Why Do Dogs Bring Their Toys To Bed

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Introduction

Does your dog bring his toys to bed? If he does, you will know just how cute a thing that is. Have you just watched him pick up his favorite stuffed animal, carry it across the room, and then bury it beneath the blankets on his bed? If you let out a sigh and went ahh, who can blame you? It looks like a really sweet and loving thing to do, doesn't it?

Have you ever been searching for your dog's toys and then discovered them all hidden in his bed? If you have, it looks like you've got a dog who really likes to keep his toys safe by bringing them to his bed. Either that or you are exceptionally lucky and own a dog who knows how to tidy up after himself. It is understandable if you're laughing and thinking "if only that were true." The thought that they might be that organized is nice though, isn't it?

So why do dogs take their toys to their beds?

The Root of the Behavior

Most dogs love to keep the things they like in a safe place. His bed is his domain and there is nowhere safer than that. If your dog is not in the mood to play with his toy at any given moment, he may well decide to take it to his bed and hide it from view until he wants it again. Similar in a way to how he might bury a bone or a wild dog would conceal any leftover prey from other animals on the prowl, your pup has done the same with his toy. It has been removed from sight and is out of harm's way.

If you have discovered a mountain of toys in your dog's bed, you may well want to consider your dog has a hoarding problem. A bit like humans, in the days when supermarkets didn't exist, we would fill our larder shelves with all sorts of home preserved goodies ready for the winter months when there was nothing easily at hand. Your dog's natural instincts for survival and the replacement, in his mind's eye, of toys for prey, could well be his way of stocking up and ensuring his larder is full in case of leaner times. Even though he is not planning on eating however many toys he's got stored up, as they won't taste anywhere as near as good as the food you give him, it could well be a placebo for satisfying his food storage instincts.

Some dogs miss having company. They really are not designed to be solitary creatures and are much happier when they are with you or others of their own kind. Dogs, because of our domestic situation, no longer have access to what would be their natural family arrangement, the pack. If they were still in the wild, they would sleep en masse rather than alone. If you, the pet owner and current pack leader as far as your dog is concerned, have gone to bed, then your pup will look to replace your presence with whatever he can. If a soft toy gives him solace in his solitude and he takes it to bed to cuddle up to, is there really anything wrong with that?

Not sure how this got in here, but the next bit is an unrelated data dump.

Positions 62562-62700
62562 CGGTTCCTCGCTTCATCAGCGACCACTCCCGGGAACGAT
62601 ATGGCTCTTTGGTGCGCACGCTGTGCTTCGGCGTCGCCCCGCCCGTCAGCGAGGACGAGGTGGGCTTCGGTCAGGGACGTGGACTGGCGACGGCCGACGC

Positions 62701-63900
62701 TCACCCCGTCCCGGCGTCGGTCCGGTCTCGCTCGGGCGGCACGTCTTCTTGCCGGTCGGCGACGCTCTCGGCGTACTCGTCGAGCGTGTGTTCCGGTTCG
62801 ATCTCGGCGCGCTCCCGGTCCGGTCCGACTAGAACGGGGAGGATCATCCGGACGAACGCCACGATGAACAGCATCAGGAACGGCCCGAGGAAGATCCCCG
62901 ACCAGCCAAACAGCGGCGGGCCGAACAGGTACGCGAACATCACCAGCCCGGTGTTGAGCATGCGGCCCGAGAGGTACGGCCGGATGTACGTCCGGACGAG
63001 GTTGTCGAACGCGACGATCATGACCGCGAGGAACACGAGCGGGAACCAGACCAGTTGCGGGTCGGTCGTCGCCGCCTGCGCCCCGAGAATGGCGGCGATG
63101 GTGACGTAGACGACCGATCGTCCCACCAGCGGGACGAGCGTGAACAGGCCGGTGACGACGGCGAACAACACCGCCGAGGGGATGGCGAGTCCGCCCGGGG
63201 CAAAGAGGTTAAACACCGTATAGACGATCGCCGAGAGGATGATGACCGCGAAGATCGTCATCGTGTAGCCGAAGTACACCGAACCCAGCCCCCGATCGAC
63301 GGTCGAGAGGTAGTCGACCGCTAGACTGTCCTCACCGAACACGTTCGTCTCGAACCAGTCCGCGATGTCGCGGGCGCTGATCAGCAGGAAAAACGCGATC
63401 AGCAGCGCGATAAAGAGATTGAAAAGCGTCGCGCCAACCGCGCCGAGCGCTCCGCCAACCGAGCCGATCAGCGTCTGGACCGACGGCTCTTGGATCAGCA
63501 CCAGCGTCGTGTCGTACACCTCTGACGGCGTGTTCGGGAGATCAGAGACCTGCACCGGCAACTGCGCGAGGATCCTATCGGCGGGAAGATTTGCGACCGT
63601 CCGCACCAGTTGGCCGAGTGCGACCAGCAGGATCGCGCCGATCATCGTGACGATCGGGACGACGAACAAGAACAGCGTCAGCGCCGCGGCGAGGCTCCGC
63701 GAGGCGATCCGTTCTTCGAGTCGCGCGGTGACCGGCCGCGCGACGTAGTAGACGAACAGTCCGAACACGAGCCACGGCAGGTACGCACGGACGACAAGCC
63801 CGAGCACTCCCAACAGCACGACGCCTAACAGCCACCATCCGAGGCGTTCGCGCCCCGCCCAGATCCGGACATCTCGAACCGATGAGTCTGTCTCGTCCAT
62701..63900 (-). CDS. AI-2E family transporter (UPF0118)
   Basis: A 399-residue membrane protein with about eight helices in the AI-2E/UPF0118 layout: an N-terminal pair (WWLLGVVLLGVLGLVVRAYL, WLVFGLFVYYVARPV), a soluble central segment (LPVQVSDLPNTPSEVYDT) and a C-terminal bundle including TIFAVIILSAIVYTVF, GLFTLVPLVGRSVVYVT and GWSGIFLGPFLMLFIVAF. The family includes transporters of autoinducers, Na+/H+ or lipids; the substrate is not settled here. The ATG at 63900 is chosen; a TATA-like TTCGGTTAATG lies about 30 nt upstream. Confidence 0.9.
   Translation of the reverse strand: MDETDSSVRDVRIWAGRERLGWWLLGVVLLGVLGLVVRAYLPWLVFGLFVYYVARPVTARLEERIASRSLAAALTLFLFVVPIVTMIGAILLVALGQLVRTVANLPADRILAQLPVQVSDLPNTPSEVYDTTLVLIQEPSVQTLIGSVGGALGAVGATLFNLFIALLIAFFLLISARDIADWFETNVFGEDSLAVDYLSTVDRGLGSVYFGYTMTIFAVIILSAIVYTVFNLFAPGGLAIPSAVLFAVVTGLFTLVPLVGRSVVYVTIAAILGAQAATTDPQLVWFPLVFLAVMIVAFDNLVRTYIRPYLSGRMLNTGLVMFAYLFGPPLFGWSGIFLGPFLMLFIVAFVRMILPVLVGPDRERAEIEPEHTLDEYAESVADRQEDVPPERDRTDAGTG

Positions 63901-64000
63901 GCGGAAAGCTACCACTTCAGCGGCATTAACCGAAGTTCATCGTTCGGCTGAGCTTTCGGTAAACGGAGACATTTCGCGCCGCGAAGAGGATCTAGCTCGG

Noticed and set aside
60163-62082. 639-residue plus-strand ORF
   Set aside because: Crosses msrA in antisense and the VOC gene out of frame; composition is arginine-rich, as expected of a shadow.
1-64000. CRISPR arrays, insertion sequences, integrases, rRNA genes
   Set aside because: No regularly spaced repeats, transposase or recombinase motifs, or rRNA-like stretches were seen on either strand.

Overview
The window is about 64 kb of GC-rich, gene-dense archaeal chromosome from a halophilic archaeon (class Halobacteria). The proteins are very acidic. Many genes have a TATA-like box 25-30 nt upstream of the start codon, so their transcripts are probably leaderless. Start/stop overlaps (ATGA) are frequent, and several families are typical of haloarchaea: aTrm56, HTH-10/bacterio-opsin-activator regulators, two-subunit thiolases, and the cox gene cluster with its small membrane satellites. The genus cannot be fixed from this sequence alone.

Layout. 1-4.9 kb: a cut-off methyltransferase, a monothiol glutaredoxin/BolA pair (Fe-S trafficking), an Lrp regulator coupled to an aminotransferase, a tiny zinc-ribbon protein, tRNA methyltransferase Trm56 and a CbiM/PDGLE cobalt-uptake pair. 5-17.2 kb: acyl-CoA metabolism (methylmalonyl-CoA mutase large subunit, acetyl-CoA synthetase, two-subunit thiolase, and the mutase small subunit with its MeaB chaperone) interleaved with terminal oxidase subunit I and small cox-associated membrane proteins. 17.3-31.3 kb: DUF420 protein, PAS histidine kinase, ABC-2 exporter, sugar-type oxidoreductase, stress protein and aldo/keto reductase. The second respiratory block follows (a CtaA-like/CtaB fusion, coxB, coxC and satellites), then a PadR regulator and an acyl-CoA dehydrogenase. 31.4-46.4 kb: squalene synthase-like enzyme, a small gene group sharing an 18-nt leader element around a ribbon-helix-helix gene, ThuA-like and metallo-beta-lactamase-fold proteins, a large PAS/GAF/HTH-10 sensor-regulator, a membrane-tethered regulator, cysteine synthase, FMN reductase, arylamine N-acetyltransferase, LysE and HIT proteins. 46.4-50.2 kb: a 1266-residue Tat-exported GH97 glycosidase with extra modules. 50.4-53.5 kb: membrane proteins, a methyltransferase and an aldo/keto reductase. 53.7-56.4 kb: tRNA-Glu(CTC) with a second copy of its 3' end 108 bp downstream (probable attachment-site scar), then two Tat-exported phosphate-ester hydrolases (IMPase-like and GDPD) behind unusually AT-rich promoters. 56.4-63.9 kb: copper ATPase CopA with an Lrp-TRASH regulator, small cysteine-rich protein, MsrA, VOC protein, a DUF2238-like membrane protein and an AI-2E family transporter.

Well, there just might be.

Encouraging the Behavior

Sometimes female dogs can get very broody. If their maternal instinct is strong, they can often become over-attached to a soft toy and use it as a puppy replacement. If your dog is longing to be a mother and is bringing her toys to bed thinking she is nesting or even nursing them, she may well be suffering from the symptoms of a phantom pregnancy.

It is probably fair to say that if your dog is bringing his toys to bed, he is using it as a comforter. It may be that he begins to feel anxious when he knows it's time to go to sleep and you are going to leave him. It may even be that you gave him the toy to encourage him to stay in his bed when he was a puppy and now, having his toy close by will be reassuring for him. What is not so good is if he can't go to sleep without the toy or if he never puts it down when he curls up to rest. If you find your dog is unable to settle without his toy being close by or gets very stressed until he has it, he may be developing an obsessive-compulsive disorder.

Other Solutions and Considerations

Phantom pregnancies in dogs are caused by serious hormone imbalances which can be detrimental to their health. It is easy to ignore the symptoms as just being all in your lady pooch's imagination, but they probably do require medical help. If you think your dog might be suffering from a phantom pregnancy, you will need to seek advice and treatment from your vet.

If your pup does not seem to be able to go to sleep without having his favorite toy in his mouth, you might want to consider that he may have a compulsive behavior disorder or is suffering from separation anxiety. Consulting with a professional dog handler or even your vet will give you an insight into how to deal with the problem and prevent it from escalating further.

Conclusion

Dogs do bring their toys to bed, it is true. While it is cute and amusing, it can also be a sign of something much more worrying. If your dog does not like sleeping alone, you can of course, just move over and make space for him to sleep in the bed with you. If you do, let's just hope that he does not snore.